Monday, November 26, 2018

Autumn in Aberdeen

Autumn in Aberdeen... It's not quite winter here, but it is getting close to freezing, which you notice most when a solid wind greets you as you turn a street corner. Trying to tidy one's hair is a futile occupation. I bundle up and enjoy my walks each day, which can be an experience in time travel.

The modern route is King Street, where I share my journey with buses, trucks (lorries here), and incredibly brave bicyclists. Most of the granite houses lining the street were built in the late 19th and very early 20th century. It might have been quieter then, but there would have been the sound of cart wheels and carriages on cobbled streets and horses clopping by. At first glance, the houses all look alike, but each has its own way of marking itself as different from its companions.

Tiny gardens decorate the front of some; others prefer the look of unadorned gravel. 

Many houses have low garden walls with mysterious holes in them. The holes are where there used to be iron railings and fences; the railings were sawn off and donated to the government during World War II. (Ironically, they may never have been used.)

Late autumn here is a beautiful time, despite the short days and often rainy, blowy weather. (Sunset is at about 3:30 pm right now, and sunrise is about 8:15 am.) One of my favorite walks is through an old graveyard next to the building my flat is in. The trees have changed color now, and dropped most of their leaves. Astonishingly red berries hang down over gravestones. Frost occasionally whitens the carpet of colourful leaves on the ground.

And in a sheltered planter, it's not unusual to find the last roses of the season.

Another way I like to walk to class is the more leisurely 16th-century route, around the graveyard to the road called The Spital, and on up the High Street, into the old College Bounds. Here, the sounds are people talking as they walk to class, the occasional car tires stuttering along the cobbled streets, and bird calls.

This is the route past the King's College Chapel (1495), Powis Gate (which is not as old as it looks, built in the 1830s), tiny alleyways, and lovely granite walls. It's not the easiest thing to walk on a cobbled street, by the way.

King's Chapel (1495)
Powis Gate (1834)

Alleyway leading to Sir Duncan Rice Library 
from the High Street

Decorated windows along the High Street (the lower one was taken in early November, just after Halloween)

Looking down the High Street from an upstairs window in the old Town House and King's Museum,
University of Aberdeen

And speaking of pumpkins and the Hallowe'en, they celebrate it well here. However, their jack o' lanterns are not exactly like those in the States. It is actually far easier to carve the traditional turnip than a pumpkin, as our director, Dr. Tom McKean, demonstrated. For one thing, they're considerably smaller, and easier to scrape out.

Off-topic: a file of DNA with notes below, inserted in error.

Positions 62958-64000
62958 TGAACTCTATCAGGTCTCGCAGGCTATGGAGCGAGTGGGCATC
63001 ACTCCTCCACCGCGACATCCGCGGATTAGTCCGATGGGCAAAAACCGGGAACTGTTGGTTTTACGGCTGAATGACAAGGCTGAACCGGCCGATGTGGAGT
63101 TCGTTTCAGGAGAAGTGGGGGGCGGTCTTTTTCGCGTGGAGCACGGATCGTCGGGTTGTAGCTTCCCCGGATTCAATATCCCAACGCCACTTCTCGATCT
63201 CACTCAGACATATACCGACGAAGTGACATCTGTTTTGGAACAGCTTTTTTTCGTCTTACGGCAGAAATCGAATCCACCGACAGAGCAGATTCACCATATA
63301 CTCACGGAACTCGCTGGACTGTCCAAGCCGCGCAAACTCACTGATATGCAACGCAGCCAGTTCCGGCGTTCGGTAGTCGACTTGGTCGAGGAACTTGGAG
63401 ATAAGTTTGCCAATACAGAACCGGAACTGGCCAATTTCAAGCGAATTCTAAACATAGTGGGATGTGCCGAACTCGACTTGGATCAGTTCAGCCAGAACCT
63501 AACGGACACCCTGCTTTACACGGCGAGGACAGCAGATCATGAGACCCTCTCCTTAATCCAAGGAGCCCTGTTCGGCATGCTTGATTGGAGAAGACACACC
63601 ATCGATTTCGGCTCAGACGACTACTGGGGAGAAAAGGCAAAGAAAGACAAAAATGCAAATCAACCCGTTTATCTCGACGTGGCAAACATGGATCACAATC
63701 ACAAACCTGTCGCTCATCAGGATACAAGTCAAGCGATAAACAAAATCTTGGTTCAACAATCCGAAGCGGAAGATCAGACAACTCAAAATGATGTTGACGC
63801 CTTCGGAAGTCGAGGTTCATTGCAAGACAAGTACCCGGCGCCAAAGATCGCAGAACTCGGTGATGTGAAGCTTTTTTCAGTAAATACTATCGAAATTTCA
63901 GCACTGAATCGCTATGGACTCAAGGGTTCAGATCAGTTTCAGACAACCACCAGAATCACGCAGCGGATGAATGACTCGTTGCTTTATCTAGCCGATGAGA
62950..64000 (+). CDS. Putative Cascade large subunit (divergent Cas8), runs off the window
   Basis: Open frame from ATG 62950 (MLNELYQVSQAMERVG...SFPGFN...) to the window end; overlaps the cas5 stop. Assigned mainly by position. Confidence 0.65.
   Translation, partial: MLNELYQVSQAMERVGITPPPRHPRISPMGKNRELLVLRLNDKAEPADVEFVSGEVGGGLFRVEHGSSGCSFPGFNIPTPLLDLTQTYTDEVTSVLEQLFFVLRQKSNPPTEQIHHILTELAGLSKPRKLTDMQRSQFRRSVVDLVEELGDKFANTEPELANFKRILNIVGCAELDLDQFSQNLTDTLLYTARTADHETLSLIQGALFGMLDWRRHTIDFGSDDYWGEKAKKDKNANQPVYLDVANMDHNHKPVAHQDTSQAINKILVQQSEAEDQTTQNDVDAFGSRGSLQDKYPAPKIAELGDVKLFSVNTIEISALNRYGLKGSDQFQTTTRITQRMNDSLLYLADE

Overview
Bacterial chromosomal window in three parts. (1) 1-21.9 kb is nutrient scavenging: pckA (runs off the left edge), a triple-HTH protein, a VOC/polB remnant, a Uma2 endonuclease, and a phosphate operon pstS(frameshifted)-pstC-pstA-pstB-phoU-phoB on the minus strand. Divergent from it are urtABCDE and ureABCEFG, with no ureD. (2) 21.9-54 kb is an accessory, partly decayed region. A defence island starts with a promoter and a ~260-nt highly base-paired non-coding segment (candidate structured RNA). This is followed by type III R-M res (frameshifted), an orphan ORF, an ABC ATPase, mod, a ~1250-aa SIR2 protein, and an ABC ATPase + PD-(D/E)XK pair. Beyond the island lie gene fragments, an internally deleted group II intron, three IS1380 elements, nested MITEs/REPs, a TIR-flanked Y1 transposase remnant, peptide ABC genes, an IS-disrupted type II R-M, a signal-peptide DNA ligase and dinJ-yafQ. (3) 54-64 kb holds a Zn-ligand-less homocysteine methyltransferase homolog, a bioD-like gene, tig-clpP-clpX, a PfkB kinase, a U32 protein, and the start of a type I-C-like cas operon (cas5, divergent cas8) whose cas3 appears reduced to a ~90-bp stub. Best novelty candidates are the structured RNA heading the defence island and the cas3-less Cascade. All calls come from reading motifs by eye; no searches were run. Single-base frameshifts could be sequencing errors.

Not unlike other countries, Scotland starts thinking of Christmas not very long after Hallowe'en. The Christmas tree in the market square on Union Street in Aberdeen went up before mid-November!

Christmas tree (photo taken at 7:30 a.m.
--dark mornings here!) 

The harbour at sunrise
On most of my trips outside Aberdeen, I walk down to Union Station to catch the bus or the train, past the market square where the Christmas tree is. The nearby harbour is always full of ships, and the Maritime Museum is definitely worth a visit. Some of medieval Aberdeen is still visible here, if you know where to look for it. The Carmelite Hotel, although 19th century, may have been built on part of the site of the 13th century building housing the Carmelite and Trinitarian friars, who were there for three centuries until they were murdered during the Reformation. What is left now is mostly the names: Carmelite Lane, Carmelite Street (and Car Park), Trinity Street. Place names like Old Blackfriars Pub and Greyfriars Church hint at an older Aberdeen. 

Old Blackfriars Pub, an excellent spot for good beer and great music sessions on Thursday nights!
St Nicholas Kirkyard, adjoining the lovely old church, is an oasis of quiet in the bustling downtown. I like to take a little detour through the graveyard and read the gravestones (there's a good map of them at the entrance). 

There is no oasis of peace and quiet when it comes to seagulls. Seagulls abound here. The biggest seagulls I've ever seen, they are remarkably  aggressive, too. I suppose something is officially a public nuisance if there are signs warning visitors about it...

Crathie Kirk

Several of my out-of-town trips this past month have been out the Deeside Road, which runs along the River Dee just south and west of Aberdeen. Crathie, a idyllic tiny town about two hours' bus trip west, lies beside the River Dee, and has been a favorite retreat for the Royal Family since the 1850s.
The old Crathie post office